6. Thanks for the replies. I was looking at some of the Amazon Web Services. I was hoping that the $5 a month hosting would be sufficient, but I guess you get what you pay for.
  7. I am working on a browser based RPG coded mainly in PHP/MySQL, with a little flash thrown in. The current plan is to publish it on a stand-alone website as well as have Facebook integration. I don't expect it to be very popular. I have been looking at servers to host the game and was wondering if there are any special needs a game like this requires. I keep on seeing advertisements for "unlimited storage, unlimited MySQL, unlimited bandwidth" web servers. Would one of those servers suit my requirements, and if so, how 'unlimited' is 'unlimited' (aka are they going to throw a fit if all of a sudden the popularity takes off and I'm moving TBs of data)? Also, if I decided to make it entirely in AS3, could I use a shared web server or would I have to get a VPS or dedicated server? Any thoughts or suggestions are most appreciated. Thanks!
  8. To be honest, what you're proposing isn't a quest at all, its a reverse auction. And its not all that different from the auction houses found in current MMOs, it only adds one extra layer to it. For instance, if I see that Eagle Feathers are selling for 1 gold each (and its a lot of money in that particular game), I'll go and farm Eagles and sell them on the AH. In your system, some guy puts up an Item Wanted ad for Eagle Feathers paying 1g each, which I then accept, farm Eagles, and turn in the feathers for my reward. The only difference you are proposing is to allow XP to be used as an alternate (or complementary) form of currency. This has merit, but like you said, it can easily be exploited. Plus, at as a level-capped player, a single quest that you do might net you 20,000 or more XP, while for beginners, 20k XP will propel you through a dozen levels or more. That takes pretty much all of the 'suffering', as you put it, out of the equation. Your proposed solution is no better. Players who are within 5 levels of hitting the level-cap most likely have better things to do than to run to a beginning area to farm Eagle Feathers for you. If you made a system to allow players to introduce actual quests I think a lot of people would be on board. But, that's a lot of overhead for one little feature.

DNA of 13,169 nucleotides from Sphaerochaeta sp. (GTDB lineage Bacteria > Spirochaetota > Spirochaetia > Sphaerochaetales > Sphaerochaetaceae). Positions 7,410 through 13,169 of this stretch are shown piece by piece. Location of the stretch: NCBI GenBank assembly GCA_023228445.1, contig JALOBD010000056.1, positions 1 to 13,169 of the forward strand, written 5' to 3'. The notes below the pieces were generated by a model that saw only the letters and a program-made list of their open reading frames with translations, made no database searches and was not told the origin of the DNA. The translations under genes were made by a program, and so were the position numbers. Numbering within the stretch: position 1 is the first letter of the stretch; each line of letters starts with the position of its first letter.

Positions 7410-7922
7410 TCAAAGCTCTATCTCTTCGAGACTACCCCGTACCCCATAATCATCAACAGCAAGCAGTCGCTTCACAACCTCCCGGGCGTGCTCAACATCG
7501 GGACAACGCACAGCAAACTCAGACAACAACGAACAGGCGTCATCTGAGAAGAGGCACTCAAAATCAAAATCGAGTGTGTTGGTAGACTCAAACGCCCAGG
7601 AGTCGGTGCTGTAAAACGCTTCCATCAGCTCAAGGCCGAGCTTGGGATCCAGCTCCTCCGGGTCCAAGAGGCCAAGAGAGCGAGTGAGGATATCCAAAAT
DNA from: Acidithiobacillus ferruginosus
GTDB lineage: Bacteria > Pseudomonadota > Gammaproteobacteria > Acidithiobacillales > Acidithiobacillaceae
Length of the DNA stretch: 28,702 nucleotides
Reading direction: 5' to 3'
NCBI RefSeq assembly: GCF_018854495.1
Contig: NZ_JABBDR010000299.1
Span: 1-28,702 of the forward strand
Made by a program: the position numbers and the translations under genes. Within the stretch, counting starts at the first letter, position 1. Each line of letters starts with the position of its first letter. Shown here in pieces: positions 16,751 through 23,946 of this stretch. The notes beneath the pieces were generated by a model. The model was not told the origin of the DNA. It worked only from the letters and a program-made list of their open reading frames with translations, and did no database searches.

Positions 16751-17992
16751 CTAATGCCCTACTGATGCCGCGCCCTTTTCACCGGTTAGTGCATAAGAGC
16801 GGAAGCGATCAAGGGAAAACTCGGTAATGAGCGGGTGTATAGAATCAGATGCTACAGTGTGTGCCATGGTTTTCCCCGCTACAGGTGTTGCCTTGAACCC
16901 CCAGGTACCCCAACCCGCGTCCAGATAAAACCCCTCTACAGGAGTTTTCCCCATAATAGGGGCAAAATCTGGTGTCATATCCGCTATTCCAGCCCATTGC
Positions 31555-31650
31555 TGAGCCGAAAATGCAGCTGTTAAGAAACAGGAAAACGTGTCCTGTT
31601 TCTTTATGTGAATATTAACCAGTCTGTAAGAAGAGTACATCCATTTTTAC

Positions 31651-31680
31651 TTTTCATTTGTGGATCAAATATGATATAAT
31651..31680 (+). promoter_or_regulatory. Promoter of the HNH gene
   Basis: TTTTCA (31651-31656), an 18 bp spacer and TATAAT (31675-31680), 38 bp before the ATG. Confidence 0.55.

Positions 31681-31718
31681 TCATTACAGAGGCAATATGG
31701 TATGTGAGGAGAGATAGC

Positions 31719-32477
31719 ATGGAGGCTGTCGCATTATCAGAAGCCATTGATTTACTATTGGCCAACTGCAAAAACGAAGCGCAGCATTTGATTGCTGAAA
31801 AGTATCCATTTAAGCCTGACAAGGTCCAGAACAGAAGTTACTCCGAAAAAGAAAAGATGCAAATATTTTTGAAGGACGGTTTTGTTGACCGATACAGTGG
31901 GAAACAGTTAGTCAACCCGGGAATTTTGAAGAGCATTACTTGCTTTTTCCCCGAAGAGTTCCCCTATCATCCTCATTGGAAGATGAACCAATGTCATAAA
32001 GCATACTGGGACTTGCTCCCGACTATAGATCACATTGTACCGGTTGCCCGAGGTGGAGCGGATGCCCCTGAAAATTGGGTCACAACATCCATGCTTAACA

9. After reading some more, I'm still not convinced Artists are the special snowflakes people make them out to be. Like JBourrie said, we are all special in our own way, but artists are not better than coders and coders are not better than artists. So to try to say that we need to tread softly with our artists as to not offend them is kind of asinine. I'm still standing by my earlier statement that respect is a two way street. Just because you can do one thing we cannot is not grounds to be disrespectful (at least not the way I was raised, but then again, times change). Plus, imagine how you would feel if you decided to take your hourly wage instead of a 5% stock option and it turns out that project leads to the next Zynga? 5% of 10 billion is a lot more than $20 an hour. Sometimes it just may pay off to take five minutes to see if there's potential in the project.